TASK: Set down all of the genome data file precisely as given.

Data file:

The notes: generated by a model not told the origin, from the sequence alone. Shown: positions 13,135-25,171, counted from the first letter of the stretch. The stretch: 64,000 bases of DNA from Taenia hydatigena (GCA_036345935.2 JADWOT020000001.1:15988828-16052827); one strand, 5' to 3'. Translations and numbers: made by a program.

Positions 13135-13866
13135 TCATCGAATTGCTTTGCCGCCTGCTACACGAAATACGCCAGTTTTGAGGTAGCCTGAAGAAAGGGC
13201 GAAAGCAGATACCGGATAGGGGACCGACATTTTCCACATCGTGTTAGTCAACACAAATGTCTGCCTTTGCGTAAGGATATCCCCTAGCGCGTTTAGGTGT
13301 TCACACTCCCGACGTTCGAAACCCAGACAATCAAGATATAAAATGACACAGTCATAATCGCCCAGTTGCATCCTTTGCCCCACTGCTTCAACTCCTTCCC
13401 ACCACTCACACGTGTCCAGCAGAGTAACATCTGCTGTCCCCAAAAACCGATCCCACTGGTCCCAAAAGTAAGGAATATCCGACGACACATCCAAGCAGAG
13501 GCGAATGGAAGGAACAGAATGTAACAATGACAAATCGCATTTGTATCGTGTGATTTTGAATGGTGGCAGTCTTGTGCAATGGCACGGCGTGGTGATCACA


The notes: generated by a model not told the origin, from the sequence alone. Shown: positions 13,135-25,171, counted from the first letter of the stretch. The stretch: 64,000 bases of DNA from Taenia hydatigena (GCA_036345935.2 JADWOT020000001.1:15988828-16052827); one strand, 5' to 3'. Translations and numbers: made by a program.

Positions 13135-13866
13135 TCATCGAATTGCTTTGCCGCCTGCTACACGAAATACGCCAGTTTTGAGGTAGCCTGAAGAAAGGGC
13201 GAAAGCAGATACCGGATAGGGGACCGACATTTTCCACATCGTGTTAGTCAACACAAATGTCTGCCTTTGCGTAAGGATATCCCCTAGCGCGTTTAGGTGT
13301 TCACACTCCCGACGTTCGAAACCCAGACAATCAAGATATAAAATGACACAGTCATAATCGCCCAGTTGCATCCTTTGCCCCACTGCTTCAACTCCTTCCC
13401 ACCACTCACACGTGTCCAGCAGAGTAACATCTGCTGTCCCCAAAAACCGATCCCACTGGTCCCAAAAGTAAGGAATATCCGACGACACATCCAAGCAGAG
13501 GCGAATGGAAGGAACAGAATGTAACAATGACAAATCGCATTTGTATCGTGTGATTTTGAATGGTGGCAGTCTTGTGCAATGGCACGGCGTGGTGATCACA